So – if you want to, that is, no pressure here — light up.  Send out a little dot of cheer, and take a stand against the darkness.

© Janet Farrar Worthington


I’m a mature adult, with important responsibilities and a certain amount of dignity… until Andy Gibb comes on my 70s lite rock Pandora station singing “Everlasting Love.” All of a sudden, I’m back in junior high, when he was a huge heartthrob. OMG! “We killed the pain, we blew away the memories of
the tears we cried, and an everlasting love will never die!” No, it will never die, Andy Gibb. I would have been so much better for you than Victoria
Principal – oh, hi, kids, Mommy’s just doing some improv, nothing to see here.

It is hard to carry on a conversation, or even remember your train of thought when a dog sits in the middle of the room and goes to town licking his or
her private parts, or has other issues, for example, digestive trouble.

I would love to go back in time and live in a mediaeval village, where the church tower is the highest point in the town and the bells of the church toll
the times of the day. If I could have hair dye, hygienic products and a lifetime supply of Charmin Sensitive toilet paper with aloe. And sunscreen, and
some type of moisturizer.

pumpkinPumpkins make me happy, but they also make me sad, because the minute you cut them to make a Jack-o-Lantern, they start to rot. I like fake pumpkins, because they don’t rot, and you don’t have to throw them away and feel guilty that you took a pumpkin’s life. But they’re fake, and fake pumpkins don’t support farmers, and they don’t have seeds that you can roast. They also don’t have guts that you can take out and get all over your hands and then pretend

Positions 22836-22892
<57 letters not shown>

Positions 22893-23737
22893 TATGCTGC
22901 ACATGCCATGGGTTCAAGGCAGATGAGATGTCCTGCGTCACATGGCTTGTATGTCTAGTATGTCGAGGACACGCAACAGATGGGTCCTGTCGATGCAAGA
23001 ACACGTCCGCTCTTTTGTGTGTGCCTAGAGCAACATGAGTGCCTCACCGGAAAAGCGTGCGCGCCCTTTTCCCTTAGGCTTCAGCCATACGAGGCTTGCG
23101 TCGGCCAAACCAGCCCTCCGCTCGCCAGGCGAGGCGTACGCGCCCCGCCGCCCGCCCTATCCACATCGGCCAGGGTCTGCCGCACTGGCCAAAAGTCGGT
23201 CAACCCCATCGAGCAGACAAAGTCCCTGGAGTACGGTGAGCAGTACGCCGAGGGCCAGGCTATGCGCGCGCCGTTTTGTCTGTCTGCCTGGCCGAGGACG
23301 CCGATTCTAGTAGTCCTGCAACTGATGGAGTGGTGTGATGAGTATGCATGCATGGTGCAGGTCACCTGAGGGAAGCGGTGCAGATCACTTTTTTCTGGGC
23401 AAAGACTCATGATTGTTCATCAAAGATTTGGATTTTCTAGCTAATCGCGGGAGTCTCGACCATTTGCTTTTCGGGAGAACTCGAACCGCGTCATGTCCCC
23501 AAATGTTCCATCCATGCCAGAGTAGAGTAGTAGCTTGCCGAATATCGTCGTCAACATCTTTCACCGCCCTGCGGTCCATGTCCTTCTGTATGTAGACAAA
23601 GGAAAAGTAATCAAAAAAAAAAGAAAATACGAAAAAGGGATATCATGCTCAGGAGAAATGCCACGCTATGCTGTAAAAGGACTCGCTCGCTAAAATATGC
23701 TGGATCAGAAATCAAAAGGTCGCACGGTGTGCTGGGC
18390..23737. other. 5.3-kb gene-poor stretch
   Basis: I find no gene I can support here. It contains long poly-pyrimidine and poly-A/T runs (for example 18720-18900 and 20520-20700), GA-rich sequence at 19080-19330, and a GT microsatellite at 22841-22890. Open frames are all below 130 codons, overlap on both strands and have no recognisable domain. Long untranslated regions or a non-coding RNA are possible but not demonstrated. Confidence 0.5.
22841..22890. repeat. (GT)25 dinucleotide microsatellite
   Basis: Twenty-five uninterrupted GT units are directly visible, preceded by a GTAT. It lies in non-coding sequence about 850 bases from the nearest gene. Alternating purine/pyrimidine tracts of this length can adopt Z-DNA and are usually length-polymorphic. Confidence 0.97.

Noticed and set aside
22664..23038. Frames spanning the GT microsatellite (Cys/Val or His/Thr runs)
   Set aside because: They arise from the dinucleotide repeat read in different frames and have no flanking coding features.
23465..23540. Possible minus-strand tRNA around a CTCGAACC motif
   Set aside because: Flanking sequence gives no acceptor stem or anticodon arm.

to sneeze and gross out your kids. But fake pumpkins don’t die, and you can put them away in a cabinet until next year, a little orange friend just waiting for fall to roll around again.

The Human (body) Condition

If men are outside in nature and need to urinate, they just do it. Who can blame them? If I could, I would, too. There, I said it. Not on a building or car or anything gross, but behind a tree or large bush. However, I would bring hand sanitizer.

Why, when I use the brush to darken my eyebrows, can I achieve absolute perfection with one eyebrow – a glorious arch, worthy of Ava Gardner – and the
other one looks like it belongs on someone else’s face? It’s as if I have asked that one eyebrow very nicely to do something, and it says, “Oh, hell no!”  Why is this happening?  That would be a good title for my memoir.

When we were kids and one of us would yawn and not cover our mouth, my mom would say, “Cover your mouth! You can see Gibraltar in there!” It is so
ingrained that I have to stop myself from saying it to strangers.


I am really getting sick of the zombie brain-eating thing. Also, do zombies poop? Because if they eat, they must poop. They probably don’t wipe.

Similarly, and I do have experience as a medical writer working in the field of urology, so maybe I have extra insight here, but I’m pretty sure that if
they have no heartbeat and no blood or body fluids, Edward and other vampires in the “Twilight” world wouldn’t have the hydraulic, mechanical or genetic
capability to sire a child.

©Janet Farrar Worthington

I made a Pandora station called Skyrim Soundtrack. It’s all music from video games, and I love it.  I made another Pandora station called John Williams film scores.  It’s got other stuff I love, especially Howard Shore’s music from all of the Lord of the Rings and Hobbit movies, and tunes by Erich Wolfgang Korngold, who wrote the scores for movies like “The Adventures of Robin Hood,” — the good one, starring Errol Flynn — and “The Mark of Zorro” — the good one, starring Tyrone Power.

I vacuum my shower.  This may or may not be as gross as you think; one of our dogs likes to walk around in there, and always leaves a hair or two as a calling card.